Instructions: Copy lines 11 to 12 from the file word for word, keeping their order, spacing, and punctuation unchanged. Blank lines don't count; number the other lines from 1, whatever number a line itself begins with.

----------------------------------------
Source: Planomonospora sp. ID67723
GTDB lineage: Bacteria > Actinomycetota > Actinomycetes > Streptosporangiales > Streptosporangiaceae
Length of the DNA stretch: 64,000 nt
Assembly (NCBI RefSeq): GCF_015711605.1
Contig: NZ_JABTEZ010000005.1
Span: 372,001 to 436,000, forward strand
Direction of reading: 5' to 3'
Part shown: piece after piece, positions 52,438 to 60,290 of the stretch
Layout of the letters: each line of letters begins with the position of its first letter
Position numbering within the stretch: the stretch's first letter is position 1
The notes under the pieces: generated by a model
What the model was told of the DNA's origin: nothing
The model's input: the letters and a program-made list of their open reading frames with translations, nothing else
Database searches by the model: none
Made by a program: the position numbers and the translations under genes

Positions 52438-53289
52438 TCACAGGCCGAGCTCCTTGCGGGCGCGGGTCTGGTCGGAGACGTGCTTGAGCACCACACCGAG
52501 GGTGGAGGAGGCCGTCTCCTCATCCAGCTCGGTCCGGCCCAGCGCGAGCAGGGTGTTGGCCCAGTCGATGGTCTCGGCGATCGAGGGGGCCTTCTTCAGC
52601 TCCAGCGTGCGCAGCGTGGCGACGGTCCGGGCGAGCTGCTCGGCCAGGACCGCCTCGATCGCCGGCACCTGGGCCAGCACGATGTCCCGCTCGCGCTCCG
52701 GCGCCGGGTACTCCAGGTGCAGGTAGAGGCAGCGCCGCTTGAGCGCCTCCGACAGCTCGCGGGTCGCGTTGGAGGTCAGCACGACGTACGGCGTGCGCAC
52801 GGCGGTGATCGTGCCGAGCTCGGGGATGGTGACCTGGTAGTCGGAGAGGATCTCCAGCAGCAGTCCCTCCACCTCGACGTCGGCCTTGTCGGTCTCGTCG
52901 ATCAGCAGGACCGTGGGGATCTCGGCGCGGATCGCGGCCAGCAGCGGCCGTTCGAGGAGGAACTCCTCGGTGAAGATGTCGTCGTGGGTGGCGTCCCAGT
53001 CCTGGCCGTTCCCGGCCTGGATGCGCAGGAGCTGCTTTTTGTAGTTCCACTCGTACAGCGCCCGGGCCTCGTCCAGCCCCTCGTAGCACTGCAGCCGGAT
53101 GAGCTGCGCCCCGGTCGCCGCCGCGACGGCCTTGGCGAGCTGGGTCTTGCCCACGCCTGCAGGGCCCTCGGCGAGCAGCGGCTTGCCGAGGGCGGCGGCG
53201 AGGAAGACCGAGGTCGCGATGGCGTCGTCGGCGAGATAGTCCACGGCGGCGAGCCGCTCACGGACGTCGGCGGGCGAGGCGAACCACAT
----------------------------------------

The notes under the pieces: generated by a model
What the model was told of the DNA's origin: nothing